Recently, disaster prevention against large-scale disaster is currently a matter of interest. Local governments face significant safety issues of inhabitants in mountainous regions where depopulation and aging are in progress. This study examines the current status of participation in the volunteer fire corps in three mountainous areas in Kyushu by occupation to identify their realities and challenges, using official data and questionnaires. The results show shortage and aging of the members tend to increase their dependency on officials and retired members. Volunteer firemen engaged in forestry and agriculture are frequently dispatched, as well as contractors, although their component ratio is low. Volunteers in Kuma village (regarded as a commutable area) are engaged in a wider range of occupations and their participation rate is lower than the other areas. Morotsuka village (outback area) has established "fire supporters" composed of retired members in each community, and the center of disaster prevention has shifted to officials. In Gokannosho (mostly outback area), volunteer fire corps members engaged in forestry and construction play a leading role in community safety, while a task of search for the missing has add more burden upon the fire corps with its increased need.
This paper aims to clarify the status and issues of risk management in the Oirase Stream Area (OSA). First of all, a visitor questionnaire was carried out in the OSA in October 2009. The respondents were asked to answer questions such as notion of self-responsibility for accidents. The survey showed that respondents could be divided into 4 groups with regard to risk preferences. While around 90% of respondents hoped more recreation facilities should be built for safety, a small portion of respondents agreed to the notion of self-responsibility even in case of the OSA. Furthermore, risk management practices in the OSA were investigated by taking interviews to public authorities. After an accident happened in the OSA in 2003, the public authorities more frequently conducted inspections of fallen trees and fallen branches in advance. Also the Aomori Prefecture signed the facility liability insurance. There, however, still exits potential risks such as inadequate infrastructure and ambiguous borders among stakeholders. More collaborative actions such as establishing a liaison council could be needed.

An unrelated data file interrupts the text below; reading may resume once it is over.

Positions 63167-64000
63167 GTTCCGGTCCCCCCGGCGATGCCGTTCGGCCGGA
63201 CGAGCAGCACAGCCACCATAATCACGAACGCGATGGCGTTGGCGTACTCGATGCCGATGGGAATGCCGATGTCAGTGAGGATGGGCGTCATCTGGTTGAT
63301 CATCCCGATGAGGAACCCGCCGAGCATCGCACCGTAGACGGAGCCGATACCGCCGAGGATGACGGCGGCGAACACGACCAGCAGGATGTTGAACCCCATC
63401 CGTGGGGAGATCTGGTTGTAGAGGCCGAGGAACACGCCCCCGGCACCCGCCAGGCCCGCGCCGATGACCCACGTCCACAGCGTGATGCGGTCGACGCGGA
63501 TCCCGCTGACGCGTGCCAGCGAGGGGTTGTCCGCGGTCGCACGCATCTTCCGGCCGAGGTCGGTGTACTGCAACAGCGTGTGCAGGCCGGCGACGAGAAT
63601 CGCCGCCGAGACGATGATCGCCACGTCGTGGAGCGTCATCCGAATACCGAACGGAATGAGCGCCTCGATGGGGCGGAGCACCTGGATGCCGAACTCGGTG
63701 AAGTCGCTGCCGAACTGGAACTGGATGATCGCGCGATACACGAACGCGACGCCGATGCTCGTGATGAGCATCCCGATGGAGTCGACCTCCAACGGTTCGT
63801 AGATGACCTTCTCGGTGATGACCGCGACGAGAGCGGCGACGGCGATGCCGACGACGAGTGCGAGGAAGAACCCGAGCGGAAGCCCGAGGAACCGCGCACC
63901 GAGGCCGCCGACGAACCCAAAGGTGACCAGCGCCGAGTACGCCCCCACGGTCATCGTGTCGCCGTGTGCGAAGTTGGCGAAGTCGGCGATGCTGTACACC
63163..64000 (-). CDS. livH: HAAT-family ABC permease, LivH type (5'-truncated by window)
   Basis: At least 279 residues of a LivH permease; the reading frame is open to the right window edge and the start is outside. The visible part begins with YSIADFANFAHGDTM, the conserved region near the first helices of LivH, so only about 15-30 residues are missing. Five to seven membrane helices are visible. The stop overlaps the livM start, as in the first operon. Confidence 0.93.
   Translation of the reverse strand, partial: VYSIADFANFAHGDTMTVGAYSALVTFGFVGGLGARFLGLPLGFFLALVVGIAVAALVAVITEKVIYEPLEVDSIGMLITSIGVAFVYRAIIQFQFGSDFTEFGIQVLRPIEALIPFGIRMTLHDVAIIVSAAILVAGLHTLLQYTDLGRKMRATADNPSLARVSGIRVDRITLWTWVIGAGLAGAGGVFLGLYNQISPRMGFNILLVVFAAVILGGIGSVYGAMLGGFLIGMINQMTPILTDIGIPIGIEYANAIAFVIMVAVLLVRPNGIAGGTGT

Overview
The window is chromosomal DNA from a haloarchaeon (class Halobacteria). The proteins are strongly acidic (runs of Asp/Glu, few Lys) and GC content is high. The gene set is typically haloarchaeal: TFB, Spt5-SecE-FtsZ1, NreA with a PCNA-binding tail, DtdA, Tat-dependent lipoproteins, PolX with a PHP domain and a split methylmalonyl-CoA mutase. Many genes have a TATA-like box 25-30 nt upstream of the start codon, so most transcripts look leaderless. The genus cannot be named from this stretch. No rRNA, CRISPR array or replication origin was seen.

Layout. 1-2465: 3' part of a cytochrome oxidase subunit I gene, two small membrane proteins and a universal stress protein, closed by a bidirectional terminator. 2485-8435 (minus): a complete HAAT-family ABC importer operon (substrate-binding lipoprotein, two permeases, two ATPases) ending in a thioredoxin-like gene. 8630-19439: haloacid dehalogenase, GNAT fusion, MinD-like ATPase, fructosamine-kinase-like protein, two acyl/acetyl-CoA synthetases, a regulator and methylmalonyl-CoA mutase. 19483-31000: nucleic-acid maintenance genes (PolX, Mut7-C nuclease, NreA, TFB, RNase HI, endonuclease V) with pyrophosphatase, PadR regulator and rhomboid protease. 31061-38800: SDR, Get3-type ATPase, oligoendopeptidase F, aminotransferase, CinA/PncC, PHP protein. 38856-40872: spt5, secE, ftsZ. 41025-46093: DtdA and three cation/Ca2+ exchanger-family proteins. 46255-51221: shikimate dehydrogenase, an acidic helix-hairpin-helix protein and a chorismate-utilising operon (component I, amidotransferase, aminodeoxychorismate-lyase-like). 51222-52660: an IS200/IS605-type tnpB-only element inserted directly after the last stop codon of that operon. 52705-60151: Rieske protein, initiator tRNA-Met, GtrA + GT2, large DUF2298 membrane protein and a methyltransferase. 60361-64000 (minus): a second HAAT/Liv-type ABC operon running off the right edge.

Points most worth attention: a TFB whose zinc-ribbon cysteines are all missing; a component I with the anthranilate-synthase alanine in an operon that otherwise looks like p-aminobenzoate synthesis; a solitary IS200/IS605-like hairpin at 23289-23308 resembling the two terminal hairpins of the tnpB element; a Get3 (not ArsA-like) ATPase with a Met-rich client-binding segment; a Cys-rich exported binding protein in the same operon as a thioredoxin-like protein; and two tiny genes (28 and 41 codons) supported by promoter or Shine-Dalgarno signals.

It is becoming increasingly important to include forest education within school curriculum. This paper reports on the organizing process of the "Yamanoko Forest Education Programme", a unique programme in Japan targeting all Shiga Prefectural schools. In Shiga, all primary school pupils in their fifth grade participate in the programme while spending in two days aboard the learning ship "Uminoko", which was provided by the Education Committee of Shiga Prefecture and the "Uminoko" is the cause of leading the introduction of projects to success. According to the analysis of this paper, the relation between the governor's department and board of education was the main demotivating factor to the introduction of the programme. The main reason of the success of introduction of "Yamanoko" are the existence of "Uminoko" and also the importance of forest which surround the valuable water ecosystem of the lake Biwa.